We pass judgement every day; be it how best to serve tea or coffee to how to dress ourselves and the partner we choose to have in our lives (if at all). They all serve as means of self-expression, that is to say they say “this is my way” of living life. The choice of partner you will already have opinions on, some maybe tutting or swearing at the thought anyone may want a partner of the same gender as themselves to choosing not to have a partner at all. So which is the normal way? Simply put all of them are and none of them are.

Even people that claim not to be judgemental make judgements every day, knowingly and unknowingly. So on deciding if another’s choice partner as in the above example is normal or not we are making a judgement, not on morality or ethics but based on our personal sense of normality.

In defining what is normal, we need to look at our own lives, where we make judgements and where others judge us. Whilst doing this we also need to consider not just why we think this way, but what is the root of this belief and why we have these expectations of others and equally ascribe them to ourselves.

Expectations of ourselves and/or others can be due to our families, beliefs, and cultures we grew up in to the ones we find ourselves living in now, which by breaking these can lead to estrangement and even death. Equally, we need to learn not to be hard on ourselves and/or others for failing to live up to these expectations: For example, in some areas of the world you would be expected to be married with at least two children by 21, but we have to remember that may not happen for all and trying not to be judgemental on someone that by 25 is single and a virgin. How can we ascribe the actions or personality of ourselves and/or another normal and/or abnormal just because they are different to our own?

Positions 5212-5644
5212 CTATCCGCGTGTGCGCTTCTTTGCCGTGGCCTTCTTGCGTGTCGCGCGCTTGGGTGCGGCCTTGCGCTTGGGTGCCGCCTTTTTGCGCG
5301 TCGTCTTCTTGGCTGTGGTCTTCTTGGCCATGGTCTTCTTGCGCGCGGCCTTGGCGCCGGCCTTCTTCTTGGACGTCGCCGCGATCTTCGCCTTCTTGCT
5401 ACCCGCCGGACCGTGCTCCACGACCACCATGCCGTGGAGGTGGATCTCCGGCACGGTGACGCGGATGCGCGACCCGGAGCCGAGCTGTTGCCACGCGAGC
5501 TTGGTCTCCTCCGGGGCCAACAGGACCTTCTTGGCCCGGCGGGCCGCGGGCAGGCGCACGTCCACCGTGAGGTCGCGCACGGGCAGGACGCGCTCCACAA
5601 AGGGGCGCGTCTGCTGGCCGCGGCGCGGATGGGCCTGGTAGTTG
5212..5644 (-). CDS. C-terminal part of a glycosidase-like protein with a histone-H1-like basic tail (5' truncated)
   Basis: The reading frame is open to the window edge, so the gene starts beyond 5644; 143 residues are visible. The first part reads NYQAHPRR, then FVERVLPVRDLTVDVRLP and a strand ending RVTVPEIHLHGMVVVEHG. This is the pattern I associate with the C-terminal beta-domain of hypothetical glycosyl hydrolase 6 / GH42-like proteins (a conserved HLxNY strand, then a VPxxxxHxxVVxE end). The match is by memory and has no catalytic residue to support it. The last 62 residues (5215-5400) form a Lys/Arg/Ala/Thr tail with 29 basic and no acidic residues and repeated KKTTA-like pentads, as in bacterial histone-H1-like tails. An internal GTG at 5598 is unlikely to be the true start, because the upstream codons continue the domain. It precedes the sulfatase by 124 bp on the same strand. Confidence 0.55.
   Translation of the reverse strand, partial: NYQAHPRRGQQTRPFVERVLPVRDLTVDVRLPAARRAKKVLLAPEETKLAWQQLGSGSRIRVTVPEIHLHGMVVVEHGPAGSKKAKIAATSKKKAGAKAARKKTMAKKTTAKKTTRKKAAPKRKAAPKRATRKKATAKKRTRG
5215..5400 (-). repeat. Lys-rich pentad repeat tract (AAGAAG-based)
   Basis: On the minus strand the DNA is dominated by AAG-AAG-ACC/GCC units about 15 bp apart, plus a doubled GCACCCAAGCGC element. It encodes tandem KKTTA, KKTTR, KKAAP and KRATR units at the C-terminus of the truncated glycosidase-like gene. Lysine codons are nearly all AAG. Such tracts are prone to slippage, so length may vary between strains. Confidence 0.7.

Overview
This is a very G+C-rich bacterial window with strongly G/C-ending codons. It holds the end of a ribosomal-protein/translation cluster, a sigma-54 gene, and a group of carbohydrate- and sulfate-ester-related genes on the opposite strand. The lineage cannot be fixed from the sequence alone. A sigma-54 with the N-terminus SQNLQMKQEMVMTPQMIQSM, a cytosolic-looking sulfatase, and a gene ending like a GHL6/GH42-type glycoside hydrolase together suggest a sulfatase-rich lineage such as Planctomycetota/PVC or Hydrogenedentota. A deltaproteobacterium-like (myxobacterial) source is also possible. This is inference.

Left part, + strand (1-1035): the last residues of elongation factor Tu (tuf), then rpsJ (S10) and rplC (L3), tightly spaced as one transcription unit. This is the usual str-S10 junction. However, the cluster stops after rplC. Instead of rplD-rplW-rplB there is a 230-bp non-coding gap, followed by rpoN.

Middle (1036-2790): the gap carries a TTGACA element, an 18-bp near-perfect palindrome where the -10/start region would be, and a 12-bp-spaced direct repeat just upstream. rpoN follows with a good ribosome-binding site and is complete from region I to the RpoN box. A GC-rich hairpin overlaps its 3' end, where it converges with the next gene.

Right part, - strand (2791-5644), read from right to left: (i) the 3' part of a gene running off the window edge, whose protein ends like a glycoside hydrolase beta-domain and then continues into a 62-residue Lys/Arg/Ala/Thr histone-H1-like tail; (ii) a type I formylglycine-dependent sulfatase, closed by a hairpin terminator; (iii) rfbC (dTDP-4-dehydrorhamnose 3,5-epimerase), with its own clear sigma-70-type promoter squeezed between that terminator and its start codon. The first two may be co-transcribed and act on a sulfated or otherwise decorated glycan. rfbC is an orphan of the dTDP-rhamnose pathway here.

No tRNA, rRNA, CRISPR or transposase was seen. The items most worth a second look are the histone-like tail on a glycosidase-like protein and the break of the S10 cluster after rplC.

So should the word normal in this case be left like many prejudices and stereotypes be left in the past? Just because we do not agree with, have no knowledge, expect life/another/ourselves to be a certain way, is it really abnormal? Equally, should we expect others to agree with and/or collaborate with our ideas of what is and is not normal? Have they not also got their own, just as valid, ideas and ways of expressing what is normal to them?

Let us return to defining what is normal, a friend once said “it is a function on a washing machine”. Normal in real terms is what is right for us and our journey, trying to conform to the expectations and ideals of others is like wearing our neighbour’s underwear! We also try to put labels on ourselves so can find like minded people, only do this if you must to let them explore your world but remembering not to judge them by our ideas of normal, for we are not them, have not and never will experience their journey their way.

I am currently writing a short book exploring the above themes, to find just what is normal to us, the journey to find what it is but always remembering that one size will never fit all, and finally accepting what we have found, which can be just as difficult as the prejudice we can encounter from others.

© Fi S. J. Brown

I believe

I believe…
I believe today is the best day ever.

I believe in crying,
I believe hugging is the best therapy.

I believe in smiling,
I believe laughter is the best medicine.

I believe in dancing,
I believe music is the best language.

I believe in hope,
I believe intuition is the best guide.

I believe in loving,
I believe friendship is the best support.

I believe in you,
I believe trying is the best thing.

© Fi S. J. Brown

The night boat

My bed feels so big and empty I keep waking up,
As the winter cold increases, the night wind blows on.
I toss and turn like a boat on the waves of far off seas,
I wish they were real to carry me off to distant shores.

So I could explore the world like the explorers of old,
Leave all to the chance of a tossed fifty pence piece.
With new sights, sounds, tastes and smells all at once,
But for now I must go back to sleep till the spring sings.

© Fi S. J. Brown